On March 6, 2013, the plaintiffs' motions to quash, that were unopposed by the Delaware County District Attorney, were granted by the Court of Common Pleas of Delaware County. The criminal proceedings against Francis and Arthur were dismissed. Id. at 56.

II. Analysis

A. Standard of Review

In evaluating a motion to dismiss under Rule 12(b)(6), a court must accept all well-pleaded facts as true and construe the complaint in the light most favorable to the plaintiff. Fowler v. UPMC Shadyside , 578 F.3d 203, 210 (3d Cir. 2009). Disregarding any legal conclusions, the court should determine whether the facts alleged are sufficient to show that the plaintiff has a "plausible claim for relief." Id .; Ashcroft v. Iqbal , 129 S.Ct. 1937, 1949 (2009).

B. Malicious Prosecution Claim

In order to prove a malicious prosecution claim under § 1983, a plaintiff must show that (1) the defendant initiated a criminal proceeding; (2) the criminal proceeding ended in the plaintiffs' favor; (3) the defendant initiated the proceeding without probable cause; (4) the defendant acted maliciously or for a purpose other than bringing the plaintiff to justice; and (5) the plaintiff suffered deprivation of liberty consistent with the concept of a seizure as a consequence of a legal proceeding. Johnson v. Knorr , 477 F.3d 75, 82 (3d Cir. 2007). Defendant Barth argues that the plaintiffs' malicious prosecution claim fails against him because they have not pled that Barth initiated a criminal proceeding.

Although prosecutors are typically responsible for initiating criminal proceedings, a police officer "may be considered to have initiated a criminal proceeding if he or she knowingly provided false information to the prosecutor or otherwise interfered with the prosecutor's informed discretion." Henderson v. City of Philadelphia , 853 F.Supp.2d 514, 518 (E.D. Pa. Mar. 30, 2012) (quoting Brockington v. City of Philadelphia , 354 F.Supp.2d 563, 569 (E.D. Pa. 2005). A police officer can also be liable for failing to disclose exculpatory evidence or omitting material information from reports. Telepo v. Palmer Twp. , 40 F.Supp.2d 596, 610 (E.D. Pa. 1999) (quoting Garcia v. Micewski, 1998 WL 547246, at *9 (E.D. Pa. Aug. 24, 1998).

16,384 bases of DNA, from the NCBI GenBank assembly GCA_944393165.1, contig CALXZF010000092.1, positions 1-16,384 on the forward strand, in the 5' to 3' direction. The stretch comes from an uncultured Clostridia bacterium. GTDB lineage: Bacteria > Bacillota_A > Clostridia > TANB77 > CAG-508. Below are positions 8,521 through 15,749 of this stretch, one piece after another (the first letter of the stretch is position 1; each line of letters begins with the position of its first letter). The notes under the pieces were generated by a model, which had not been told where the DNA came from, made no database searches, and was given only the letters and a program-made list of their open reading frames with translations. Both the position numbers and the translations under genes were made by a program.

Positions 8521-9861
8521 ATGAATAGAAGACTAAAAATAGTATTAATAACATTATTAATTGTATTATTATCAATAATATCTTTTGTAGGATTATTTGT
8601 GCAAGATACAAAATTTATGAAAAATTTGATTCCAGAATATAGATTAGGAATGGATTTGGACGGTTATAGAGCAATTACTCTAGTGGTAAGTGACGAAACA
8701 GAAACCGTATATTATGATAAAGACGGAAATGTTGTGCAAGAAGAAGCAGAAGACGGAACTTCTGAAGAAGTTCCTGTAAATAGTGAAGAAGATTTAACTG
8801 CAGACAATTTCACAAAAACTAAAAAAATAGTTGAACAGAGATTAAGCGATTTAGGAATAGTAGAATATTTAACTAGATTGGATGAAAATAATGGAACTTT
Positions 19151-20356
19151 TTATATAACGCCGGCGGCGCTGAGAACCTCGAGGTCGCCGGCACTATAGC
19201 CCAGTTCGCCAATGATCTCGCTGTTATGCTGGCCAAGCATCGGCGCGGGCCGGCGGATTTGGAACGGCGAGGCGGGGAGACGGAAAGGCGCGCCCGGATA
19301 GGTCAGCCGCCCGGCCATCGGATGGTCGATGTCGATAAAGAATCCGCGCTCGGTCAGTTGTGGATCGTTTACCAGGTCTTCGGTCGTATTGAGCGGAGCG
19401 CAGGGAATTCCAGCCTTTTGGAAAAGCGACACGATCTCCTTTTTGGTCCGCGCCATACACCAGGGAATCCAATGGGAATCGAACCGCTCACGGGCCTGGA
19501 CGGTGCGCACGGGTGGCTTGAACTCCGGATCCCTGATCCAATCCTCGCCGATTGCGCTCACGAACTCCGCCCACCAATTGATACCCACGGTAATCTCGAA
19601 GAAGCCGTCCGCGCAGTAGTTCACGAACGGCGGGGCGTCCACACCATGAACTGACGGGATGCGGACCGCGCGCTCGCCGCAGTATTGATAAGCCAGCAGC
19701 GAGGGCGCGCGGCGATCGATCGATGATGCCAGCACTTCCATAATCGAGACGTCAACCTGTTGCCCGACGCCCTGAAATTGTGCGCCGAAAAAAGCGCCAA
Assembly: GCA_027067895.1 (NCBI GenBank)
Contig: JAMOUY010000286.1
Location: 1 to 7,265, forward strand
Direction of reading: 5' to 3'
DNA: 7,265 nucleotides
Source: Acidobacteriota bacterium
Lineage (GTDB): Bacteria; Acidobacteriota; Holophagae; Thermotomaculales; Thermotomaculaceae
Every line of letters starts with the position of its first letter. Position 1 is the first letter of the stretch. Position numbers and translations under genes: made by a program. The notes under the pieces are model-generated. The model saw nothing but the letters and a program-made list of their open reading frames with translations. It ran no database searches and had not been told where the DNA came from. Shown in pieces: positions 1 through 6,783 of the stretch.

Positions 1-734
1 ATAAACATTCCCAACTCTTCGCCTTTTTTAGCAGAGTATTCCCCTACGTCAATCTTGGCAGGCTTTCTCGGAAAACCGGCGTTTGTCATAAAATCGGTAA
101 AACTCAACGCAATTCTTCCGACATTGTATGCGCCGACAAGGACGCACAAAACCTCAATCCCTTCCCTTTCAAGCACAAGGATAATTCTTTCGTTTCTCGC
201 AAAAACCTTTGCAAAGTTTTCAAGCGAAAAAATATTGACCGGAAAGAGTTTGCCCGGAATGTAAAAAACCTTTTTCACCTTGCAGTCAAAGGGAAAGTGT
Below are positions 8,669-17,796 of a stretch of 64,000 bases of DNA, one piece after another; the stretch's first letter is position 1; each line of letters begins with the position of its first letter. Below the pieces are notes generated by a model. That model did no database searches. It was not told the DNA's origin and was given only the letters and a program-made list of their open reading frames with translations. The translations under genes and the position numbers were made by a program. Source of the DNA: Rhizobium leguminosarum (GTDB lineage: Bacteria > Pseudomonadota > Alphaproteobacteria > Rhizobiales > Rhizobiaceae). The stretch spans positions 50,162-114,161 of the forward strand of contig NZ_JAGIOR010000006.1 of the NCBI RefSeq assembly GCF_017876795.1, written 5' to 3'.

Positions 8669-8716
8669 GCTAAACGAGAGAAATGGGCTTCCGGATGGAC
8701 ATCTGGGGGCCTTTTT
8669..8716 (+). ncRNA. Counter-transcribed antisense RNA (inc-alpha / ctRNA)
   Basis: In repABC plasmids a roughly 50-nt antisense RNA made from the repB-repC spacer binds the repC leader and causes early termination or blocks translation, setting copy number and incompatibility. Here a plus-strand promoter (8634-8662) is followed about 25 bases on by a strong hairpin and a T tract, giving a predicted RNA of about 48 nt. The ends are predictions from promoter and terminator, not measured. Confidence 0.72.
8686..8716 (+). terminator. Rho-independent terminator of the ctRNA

The Complaint alleges that criminal proceedings were initiated against the plaintiffs based on Affidavits of Probable Cause that were prepared by "the defendants, " collectively. Compl. ¶¶ 44, 49. The Complaint alleges that "the defendants" knowingly and deliberately made false statements or omissions in the affidavits, " and that the Magistrate Judge relied on these statements in finding probable cause to charge the plaintiffs with various offenses. Id. at ¶¶ 45-46, 50-51. The Complaint also alleges that the plaintiffs never acted unlawfully or resisted arrest.

Accepting the facts in the Complaint as true and making all reasonable inferences in favor of the plaintiffs, the Complaint sufficiently alleges that Defendant Barth was involved in preparing affidavits that contained false statements, upon which the Magistrate Judge relied in order to arraign the plaintiffs. According to the Complaint, Barth was present throughout the interrogation and arrest of the plaintiffs, and he participated in preparing the Affidavits of Probable Cause. During the time Barth was present, the plaintiffs did not engage in any unlawful or violent activity and did not resist arrest. Because the Magistrate Judge relied on the statements in the Affidavit of Probable Cause to charge the plaintiffs, it is reasonable to infer that Barth made false statements or omissions or failed to disclose exculpatory evidence in the affidavits.

C. False Imprisonment and False Arrest Claims

In order to state a claim for false arrest under the Fourth Amendment, a plaintiff must plead that (1) there was an arrest, and (2) the arrest was made without probable cause. James v. City of Wilkes-Barre , 700 F.3d 675, 680 (3d Cir. 2012). Also, "where the police lack probable cause to make an arrest, the arrestee has a claim under § 1983 for false imprisonment based on a detention pursuant to that arrest." Groman v. Twp. of Manalapan , 47 F.3d 628, 636 (3d Cir. 1995).

Probable cause "exists when the facts and circumstances within the arresting officer's knowledge are sufficient in themselves to warrant a reasonable person to believe that an offense has been or is being committed by the person to be arrested." Reedy v. Evanson , 615 F.3d 197, 211 (3d Cir. 2010). The question of whether probable cause existed is generally a question for the jury, but "a district court may conclude that probable cause exists as a matter of law if the evidence, viewed most favorably to [the plaintiff], reasonably would not support a contrary factual finding." Merkle v. Upper Dublin School Dist. , 211 F.3d 782, 788 (3d Cir. 2000).